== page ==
chinas leadership Stephen Shaver/ZumaPress

China Confronts the Market

China’s current economic woes have largely been viewed through a single lens: the government’s failure to let the market operate. But that perspective has led foreign observers to misinterpret this year’s most important developments in the foreign-exchange and stock markets.

CAMBRIDGE – China’s current economic woes have largely been viewed through a single lens: the government’s failure to let the market operate. But that perspective has led foreign observers to misinterpret some of this year’s most important developments in the foreign-exchange and stock markets.

To be sure, Chinese authorities do intervene strongly in various ways. From 2004 to 2013, the People’s Bank of China (PBOC) bought trillions of dollars in foreign-exchange reserves, thereby preventing the renminbi from appreciating as much as it would have had it floated freely. More recently, the authorities have been deploying every piece of policy artillery they can muster in a vain attempt to moderate this summer’s plunge in equity prices.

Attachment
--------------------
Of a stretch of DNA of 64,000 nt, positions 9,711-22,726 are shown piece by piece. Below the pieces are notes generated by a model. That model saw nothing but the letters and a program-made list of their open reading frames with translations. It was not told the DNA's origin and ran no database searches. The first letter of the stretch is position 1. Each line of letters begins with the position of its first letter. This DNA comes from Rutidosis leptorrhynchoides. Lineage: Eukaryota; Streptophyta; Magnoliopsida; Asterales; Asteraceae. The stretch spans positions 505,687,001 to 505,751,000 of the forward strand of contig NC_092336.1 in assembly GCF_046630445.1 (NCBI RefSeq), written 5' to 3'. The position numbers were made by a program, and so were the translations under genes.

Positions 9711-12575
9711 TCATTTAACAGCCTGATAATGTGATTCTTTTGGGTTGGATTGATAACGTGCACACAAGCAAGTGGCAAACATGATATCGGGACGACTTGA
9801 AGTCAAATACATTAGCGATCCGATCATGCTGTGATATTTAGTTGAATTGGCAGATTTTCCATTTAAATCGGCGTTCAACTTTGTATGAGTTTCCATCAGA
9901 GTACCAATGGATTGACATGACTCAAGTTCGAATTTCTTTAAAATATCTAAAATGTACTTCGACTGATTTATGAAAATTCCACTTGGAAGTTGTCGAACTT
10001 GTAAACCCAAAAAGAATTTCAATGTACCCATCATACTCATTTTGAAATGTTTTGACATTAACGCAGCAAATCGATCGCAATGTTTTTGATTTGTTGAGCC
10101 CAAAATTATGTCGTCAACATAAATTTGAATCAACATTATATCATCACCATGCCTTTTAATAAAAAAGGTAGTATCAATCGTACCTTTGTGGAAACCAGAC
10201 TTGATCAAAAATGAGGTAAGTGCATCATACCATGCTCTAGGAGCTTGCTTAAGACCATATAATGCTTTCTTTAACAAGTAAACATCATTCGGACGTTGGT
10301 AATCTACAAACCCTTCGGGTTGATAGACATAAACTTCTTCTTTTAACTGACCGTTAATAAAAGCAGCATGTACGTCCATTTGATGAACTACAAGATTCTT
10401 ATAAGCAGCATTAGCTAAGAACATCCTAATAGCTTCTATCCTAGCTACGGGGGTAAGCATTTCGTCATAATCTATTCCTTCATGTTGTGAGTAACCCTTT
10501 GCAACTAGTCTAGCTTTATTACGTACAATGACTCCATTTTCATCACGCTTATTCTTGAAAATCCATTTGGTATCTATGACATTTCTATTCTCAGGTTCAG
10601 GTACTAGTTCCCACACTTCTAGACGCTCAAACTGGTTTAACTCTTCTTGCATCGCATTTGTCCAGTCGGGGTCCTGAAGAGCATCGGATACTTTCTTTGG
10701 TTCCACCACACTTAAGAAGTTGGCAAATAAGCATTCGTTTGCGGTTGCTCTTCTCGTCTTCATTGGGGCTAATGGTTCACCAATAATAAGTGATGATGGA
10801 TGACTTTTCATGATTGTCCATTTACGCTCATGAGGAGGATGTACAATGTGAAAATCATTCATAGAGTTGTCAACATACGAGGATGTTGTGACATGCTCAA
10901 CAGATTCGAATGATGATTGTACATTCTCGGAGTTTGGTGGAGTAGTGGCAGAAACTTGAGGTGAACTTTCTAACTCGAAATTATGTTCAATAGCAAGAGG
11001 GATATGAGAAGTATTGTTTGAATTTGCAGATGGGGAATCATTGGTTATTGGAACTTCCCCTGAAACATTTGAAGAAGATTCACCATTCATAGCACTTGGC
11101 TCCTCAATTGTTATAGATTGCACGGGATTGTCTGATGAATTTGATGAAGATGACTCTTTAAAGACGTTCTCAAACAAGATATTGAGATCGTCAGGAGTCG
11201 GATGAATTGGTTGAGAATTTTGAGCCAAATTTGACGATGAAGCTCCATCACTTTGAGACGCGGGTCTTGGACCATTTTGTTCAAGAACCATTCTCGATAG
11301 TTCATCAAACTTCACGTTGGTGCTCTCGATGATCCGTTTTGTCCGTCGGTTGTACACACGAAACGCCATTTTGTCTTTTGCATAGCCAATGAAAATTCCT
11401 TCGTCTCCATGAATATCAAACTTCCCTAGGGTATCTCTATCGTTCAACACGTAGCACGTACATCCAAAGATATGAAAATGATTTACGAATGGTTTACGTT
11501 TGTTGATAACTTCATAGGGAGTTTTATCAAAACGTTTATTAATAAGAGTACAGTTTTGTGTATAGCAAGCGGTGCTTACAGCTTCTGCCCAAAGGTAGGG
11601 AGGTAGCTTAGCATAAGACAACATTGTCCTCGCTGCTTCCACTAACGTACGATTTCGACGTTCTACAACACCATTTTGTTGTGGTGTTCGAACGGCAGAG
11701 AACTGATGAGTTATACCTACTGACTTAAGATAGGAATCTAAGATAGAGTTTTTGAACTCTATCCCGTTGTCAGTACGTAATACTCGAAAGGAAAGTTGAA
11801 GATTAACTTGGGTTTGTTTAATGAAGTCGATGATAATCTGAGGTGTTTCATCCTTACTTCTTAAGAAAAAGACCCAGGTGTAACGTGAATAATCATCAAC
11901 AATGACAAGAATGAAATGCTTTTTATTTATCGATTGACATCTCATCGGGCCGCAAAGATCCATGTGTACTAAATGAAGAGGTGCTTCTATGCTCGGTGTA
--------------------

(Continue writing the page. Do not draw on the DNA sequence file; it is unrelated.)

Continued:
But some important developments that foreigners decry as the result of government intervention are in fact the opposite. Exhibit A is the August 11 devaluation of the renminbi against the dollar – a move that invoked for US politicians the old adage, “Be careful what you wish for.” The devaluation – by a mere 3%, it should be noted – reflected a change in PBOC policy intended to give the market more influence over the exchange rate. Previously, the PBOC allowed the renminbi’s value to fluctuate each day within a 2% band, but did not routinely allow the movements to cumulate from one day to the next. Now, each day’s closing exchange rate will influence the following day’s rate, implying adjustment toward market levels.

To continue reading, please log in or enter your email address.

To access our archive, please log in or register now and read two articles from our archive every month for free. For unlimited access to our archive, as well as to the unrivaled analysis of PS On Point, subscribe now.

required

By proceeding, you agree to our Terms of Service and Privacy Policy, which describes the personal data we collect and how we use it.

Log in

http://prosyn.org/gB5mOof;

Cookies and Privacy

We use cookies to improve your experience on our website. To find out more, read our updated cookie policy and privacy policy.